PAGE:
The structure and progression of the poem indicate another core element of Ibn Gabirol’s theology. The author illustrates a clear declining link from God’s purity to the material world. This idea is explicit in the words, “From a sacred place they descend,/ from the source of light they extend,/ splitting into their ranks.” There is evidence of decent linking the Divine down to the rank of man. From Kingdom’s Crown expresses classic imagery of the celestial world and of a deity with attendant angels. The poem is pulled in the direction of radical Neo-Platonism and of older mysticism from Ezekiel, which involves an intricate world of angels. For example: “These are your kingdom’s soldiers,/ angels serving your will with their forces.” From this imagery, we understand the progression of purity from the celestial to the physical world. To understand the different ranks linking these worlds, we turn to the following lines: “Some are hewn from flame;/ others are wind in air; some are fire and water paired.” Here, the author provides a description of Being that begins at the purest level—fire. This symbolism echoes that which was used to describe the radiance of God’s wisdom that created the world, so it represents divine purity. The following descriptions become courser and courser. Wind, air, and water descend from purity to that which is more and more embodied and tangible. The physicality of this world is explained as the lowest level of this progression, and with this, Ibn Gabirol emphasizes our humility, writing, “Each rank bows down before the One.”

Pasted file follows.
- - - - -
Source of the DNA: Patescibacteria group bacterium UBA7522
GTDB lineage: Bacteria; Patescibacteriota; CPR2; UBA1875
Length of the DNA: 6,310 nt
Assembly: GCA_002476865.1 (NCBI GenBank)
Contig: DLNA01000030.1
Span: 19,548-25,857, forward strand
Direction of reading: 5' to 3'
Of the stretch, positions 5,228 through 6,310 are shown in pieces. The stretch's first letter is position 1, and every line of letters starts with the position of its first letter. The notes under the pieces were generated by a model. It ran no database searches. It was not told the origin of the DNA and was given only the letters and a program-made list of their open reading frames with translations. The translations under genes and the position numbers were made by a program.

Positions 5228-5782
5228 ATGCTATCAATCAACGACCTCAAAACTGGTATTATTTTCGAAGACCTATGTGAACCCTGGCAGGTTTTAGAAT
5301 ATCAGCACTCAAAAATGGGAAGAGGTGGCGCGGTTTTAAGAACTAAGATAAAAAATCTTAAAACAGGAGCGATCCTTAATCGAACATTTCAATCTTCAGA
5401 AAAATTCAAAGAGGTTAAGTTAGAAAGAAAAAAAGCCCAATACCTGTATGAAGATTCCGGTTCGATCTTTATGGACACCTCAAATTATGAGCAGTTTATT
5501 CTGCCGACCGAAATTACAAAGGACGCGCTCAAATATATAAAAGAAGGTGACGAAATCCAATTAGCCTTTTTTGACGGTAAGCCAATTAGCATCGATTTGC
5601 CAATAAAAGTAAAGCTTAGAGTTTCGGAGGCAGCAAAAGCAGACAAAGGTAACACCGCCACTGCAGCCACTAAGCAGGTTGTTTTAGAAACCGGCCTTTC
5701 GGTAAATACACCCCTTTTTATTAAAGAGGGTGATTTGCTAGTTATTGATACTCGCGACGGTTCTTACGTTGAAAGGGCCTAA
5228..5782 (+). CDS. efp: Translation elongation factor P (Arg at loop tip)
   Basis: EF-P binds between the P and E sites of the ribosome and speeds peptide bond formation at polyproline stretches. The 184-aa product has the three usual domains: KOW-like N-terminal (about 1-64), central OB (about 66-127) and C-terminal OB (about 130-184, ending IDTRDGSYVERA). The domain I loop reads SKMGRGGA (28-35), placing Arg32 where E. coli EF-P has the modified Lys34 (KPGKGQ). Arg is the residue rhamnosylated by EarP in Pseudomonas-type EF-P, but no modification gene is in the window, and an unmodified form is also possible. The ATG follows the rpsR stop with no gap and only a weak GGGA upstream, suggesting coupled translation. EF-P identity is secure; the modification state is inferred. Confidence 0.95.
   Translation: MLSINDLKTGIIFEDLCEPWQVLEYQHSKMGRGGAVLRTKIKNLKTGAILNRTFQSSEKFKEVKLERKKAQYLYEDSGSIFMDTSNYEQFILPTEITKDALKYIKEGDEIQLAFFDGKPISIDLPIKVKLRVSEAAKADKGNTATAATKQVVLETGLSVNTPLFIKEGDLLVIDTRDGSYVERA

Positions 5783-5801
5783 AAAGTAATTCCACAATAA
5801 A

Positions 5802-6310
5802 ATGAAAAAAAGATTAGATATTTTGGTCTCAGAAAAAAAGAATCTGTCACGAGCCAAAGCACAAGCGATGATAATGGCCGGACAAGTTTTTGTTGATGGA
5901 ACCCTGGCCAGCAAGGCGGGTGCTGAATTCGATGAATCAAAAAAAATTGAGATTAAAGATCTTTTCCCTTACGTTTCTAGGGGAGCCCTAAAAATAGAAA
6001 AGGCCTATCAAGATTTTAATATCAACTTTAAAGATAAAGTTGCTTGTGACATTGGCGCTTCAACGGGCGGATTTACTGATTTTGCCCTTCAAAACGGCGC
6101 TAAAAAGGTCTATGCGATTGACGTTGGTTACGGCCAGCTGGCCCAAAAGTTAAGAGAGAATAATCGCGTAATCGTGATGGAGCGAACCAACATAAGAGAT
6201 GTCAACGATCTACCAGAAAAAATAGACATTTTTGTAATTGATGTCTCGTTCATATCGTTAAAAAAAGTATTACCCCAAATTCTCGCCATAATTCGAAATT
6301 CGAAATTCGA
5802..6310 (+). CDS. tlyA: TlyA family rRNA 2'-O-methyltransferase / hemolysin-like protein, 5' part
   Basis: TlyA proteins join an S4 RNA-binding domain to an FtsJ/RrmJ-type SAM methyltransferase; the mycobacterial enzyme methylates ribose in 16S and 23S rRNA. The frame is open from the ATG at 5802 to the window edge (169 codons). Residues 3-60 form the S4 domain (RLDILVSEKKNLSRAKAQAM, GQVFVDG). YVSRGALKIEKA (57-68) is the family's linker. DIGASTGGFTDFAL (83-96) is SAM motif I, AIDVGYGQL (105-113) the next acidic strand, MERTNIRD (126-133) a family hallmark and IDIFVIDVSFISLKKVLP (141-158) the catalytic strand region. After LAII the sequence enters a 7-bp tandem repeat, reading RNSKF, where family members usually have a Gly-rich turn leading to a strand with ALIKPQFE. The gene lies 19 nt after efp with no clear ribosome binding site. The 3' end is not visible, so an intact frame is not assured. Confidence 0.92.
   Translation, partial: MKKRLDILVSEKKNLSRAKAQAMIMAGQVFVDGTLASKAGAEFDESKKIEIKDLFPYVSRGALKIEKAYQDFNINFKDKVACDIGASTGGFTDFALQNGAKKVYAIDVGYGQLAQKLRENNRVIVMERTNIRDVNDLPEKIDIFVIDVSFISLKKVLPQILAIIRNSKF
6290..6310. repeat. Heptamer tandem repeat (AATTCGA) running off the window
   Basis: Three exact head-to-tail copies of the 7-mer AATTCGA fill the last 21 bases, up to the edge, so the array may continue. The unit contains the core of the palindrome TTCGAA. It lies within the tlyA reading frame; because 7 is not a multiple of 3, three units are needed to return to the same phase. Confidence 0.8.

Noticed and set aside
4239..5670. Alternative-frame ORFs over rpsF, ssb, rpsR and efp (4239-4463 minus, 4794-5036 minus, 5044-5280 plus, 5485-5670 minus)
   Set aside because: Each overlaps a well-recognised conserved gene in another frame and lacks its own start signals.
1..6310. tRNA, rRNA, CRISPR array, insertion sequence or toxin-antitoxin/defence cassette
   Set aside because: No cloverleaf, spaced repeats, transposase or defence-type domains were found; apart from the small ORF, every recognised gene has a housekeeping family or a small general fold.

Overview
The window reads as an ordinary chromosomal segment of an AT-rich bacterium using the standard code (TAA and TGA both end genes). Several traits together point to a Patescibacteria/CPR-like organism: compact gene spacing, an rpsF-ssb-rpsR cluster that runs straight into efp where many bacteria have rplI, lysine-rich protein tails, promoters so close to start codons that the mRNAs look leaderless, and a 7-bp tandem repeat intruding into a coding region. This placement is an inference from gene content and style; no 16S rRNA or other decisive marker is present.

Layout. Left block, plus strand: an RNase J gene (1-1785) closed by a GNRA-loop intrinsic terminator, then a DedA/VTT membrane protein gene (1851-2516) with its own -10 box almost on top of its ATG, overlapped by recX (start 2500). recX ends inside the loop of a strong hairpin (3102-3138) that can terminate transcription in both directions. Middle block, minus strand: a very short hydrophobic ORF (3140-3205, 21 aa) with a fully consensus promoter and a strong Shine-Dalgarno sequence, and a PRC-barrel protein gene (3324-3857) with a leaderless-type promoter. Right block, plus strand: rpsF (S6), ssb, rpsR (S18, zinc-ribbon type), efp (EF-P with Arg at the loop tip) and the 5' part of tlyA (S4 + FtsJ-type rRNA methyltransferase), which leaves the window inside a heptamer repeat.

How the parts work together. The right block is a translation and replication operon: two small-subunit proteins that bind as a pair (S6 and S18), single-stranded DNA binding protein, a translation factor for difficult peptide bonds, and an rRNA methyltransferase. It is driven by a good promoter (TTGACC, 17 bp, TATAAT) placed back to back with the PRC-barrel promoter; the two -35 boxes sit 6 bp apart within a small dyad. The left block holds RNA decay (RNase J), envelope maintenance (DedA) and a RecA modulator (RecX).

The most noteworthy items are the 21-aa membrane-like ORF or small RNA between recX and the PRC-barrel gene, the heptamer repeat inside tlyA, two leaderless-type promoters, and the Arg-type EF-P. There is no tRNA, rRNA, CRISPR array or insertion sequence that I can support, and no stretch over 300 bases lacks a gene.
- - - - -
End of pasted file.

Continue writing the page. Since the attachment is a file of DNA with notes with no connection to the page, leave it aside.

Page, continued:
With a close reading of From Kingdom’s Crown, we may gain insight of Ibn Gabirol’s messages to his readers about spiritual tension, creation, God’s presence in our world, and the realms of purity and physicality. This understanding leads to a personal religious experience, emphasizing a connection with the Divine, awe for creation, and trembling humility as mankind.
By Lucille Marshall
Written for Medieval Jewish Thought with professor Eitan Fishbane at the Jewish Theological Seminary of America.